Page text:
This article was originally written for head teachers update magazine
Children’s Mental Health Week earlier this month focused on self-expression as a means to promote good mental health. In response, many schools put on assemblies, art lessons and looked at this theme within PSHE lessons.
This was wonderful to see, but it is important to remember that to really embed this vital message then repetition over time is key. If we really want children to learn to take care of their own mental health by expressing themselves then we have to teach them how to do that regularly and in a multitude of ways. We have to help them apply these lessons to their lives.
One art lesson or one drama session a year isn’t enough. It is about changing patterns of behaviour, thought processes and embedding these coping strategies.
When I was growing up, I lived with a dad who struggled with manic depression and was an alcoholic. I was often overwhelmed with stress and anxiety, not knowing what would happen from day to day. Luckily, the first five years of my life were stable and the adversity didn’t begin to manifest until I was around six or seven.
The first five years are the most important as it is during these early years that children begin to learn how to regulate their feelings. With a nurturing care-giver, they will come to understand how to link their feelings to their behaviours – and what helps them calm down. Crying and being soothed are the very early stages of this, and that then develops as you grow. Thankfully, I had these early lessons which helped me develop self-regulation tools.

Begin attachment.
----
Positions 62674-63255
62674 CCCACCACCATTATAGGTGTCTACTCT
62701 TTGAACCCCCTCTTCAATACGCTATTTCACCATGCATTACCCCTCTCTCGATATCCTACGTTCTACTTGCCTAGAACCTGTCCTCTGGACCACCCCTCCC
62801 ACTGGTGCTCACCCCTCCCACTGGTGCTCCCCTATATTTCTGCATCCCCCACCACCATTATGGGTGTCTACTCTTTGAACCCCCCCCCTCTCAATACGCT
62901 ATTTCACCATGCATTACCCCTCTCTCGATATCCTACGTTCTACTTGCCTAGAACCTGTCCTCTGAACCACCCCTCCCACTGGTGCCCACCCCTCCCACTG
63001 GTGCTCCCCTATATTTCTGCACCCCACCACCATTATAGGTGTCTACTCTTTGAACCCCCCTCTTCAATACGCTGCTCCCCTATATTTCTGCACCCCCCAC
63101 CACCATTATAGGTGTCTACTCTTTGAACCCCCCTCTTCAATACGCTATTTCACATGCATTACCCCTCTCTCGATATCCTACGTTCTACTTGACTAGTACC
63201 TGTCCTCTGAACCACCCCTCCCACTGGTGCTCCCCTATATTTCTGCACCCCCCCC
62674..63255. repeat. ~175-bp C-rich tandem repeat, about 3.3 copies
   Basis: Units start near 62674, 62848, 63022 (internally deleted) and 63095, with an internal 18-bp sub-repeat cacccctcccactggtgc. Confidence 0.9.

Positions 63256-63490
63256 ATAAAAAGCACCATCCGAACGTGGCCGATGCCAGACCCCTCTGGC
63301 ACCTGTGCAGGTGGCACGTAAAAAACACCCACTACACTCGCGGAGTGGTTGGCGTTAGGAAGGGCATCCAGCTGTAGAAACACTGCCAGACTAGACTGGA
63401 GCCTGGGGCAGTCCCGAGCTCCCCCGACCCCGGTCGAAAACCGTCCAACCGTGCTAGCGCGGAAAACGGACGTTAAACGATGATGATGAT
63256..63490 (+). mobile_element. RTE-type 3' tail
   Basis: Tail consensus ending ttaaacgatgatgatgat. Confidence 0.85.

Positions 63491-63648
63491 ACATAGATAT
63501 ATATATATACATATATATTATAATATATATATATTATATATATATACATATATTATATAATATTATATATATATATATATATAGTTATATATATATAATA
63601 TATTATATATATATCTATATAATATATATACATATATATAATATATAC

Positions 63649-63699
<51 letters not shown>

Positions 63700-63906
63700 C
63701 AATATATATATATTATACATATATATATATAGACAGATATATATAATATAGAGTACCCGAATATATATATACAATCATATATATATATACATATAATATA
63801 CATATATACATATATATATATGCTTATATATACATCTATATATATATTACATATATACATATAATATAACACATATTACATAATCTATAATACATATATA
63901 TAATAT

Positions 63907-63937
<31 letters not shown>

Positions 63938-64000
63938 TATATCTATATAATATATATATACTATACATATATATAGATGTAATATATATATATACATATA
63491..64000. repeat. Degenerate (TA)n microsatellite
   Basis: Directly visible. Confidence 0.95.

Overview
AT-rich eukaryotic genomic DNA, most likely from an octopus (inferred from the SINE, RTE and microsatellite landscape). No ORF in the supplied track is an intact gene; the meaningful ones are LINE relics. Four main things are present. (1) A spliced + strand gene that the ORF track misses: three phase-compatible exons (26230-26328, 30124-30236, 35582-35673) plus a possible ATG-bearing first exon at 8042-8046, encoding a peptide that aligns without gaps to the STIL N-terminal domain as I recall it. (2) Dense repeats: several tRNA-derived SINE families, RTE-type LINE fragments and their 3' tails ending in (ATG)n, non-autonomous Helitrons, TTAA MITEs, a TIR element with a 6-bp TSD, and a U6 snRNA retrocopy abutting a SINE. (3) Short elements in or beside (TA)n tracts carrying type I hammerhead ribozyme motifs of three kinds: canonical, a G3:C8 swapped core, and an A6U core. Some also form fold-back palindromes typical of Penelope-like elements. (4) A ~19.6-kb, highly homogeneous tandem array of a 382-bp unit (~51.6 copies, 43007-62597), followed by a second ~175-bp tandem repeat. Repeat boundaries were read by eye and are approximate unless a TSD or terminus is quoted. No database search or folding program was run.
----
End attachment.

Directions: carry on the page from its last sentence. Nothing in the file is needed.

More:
I learnt early on that my family didn’t share what was happening in our home with anyone and as a result I learnt to show up to school with a smile, engage with friends and leave the adversity behind.
As a young girl I found different methods to express how I was feeling; I felt they were the only ways to get those feelings out and make sense of them. I would write down every incident in a secret journal, which I hid in my wardrobe, I also wrote poems to describe my inner struggles. I recognised that they were better out on the page than stuck inside me.
I developed a keen interest in drawing and, alone in my room, would sketch the faces of children or adults. I listened to a lot of music, I found that listening to sad songs helped me to find the words to identify how I felt.
The singers and artists seemed to understand my pain and I found that healing. I would listen to the likes of Eminem, a rapper who swears a lot! This enabled me to scream out words I wanted to say (but couldn’t) and express my pain through the safety of a song. I believe that these methods of self-expression helped me get through the most difficult years of my life.
So, why am I telling you this?
For two vital reasons. First, to give this concept of “self-expression” context. Sometimes we can focus our energy and attention on something, but the reality of it can get lost amid the buzz words.
Second, and most importantly, because a child cannot simply be told to write something down or use music to express themselves if they are not comfortable with that medium.
When I was growing up we had music in the house all the time. I associated music with feeling good. We would dance to it, we would sing to it and it was part of who I was. I also learnt how to use music and its healing properties through my dad, who would get drunk while listening to Eva Cassidy, a soulful singer who perhaps helped him put words to his feelings.
I was encouraged to be creative, do lots of art projects and express myself through drawing (my mum loved crafts). This is an important aspect of why it was so natural for me to pick up a pencil and draw.
Think about your pupils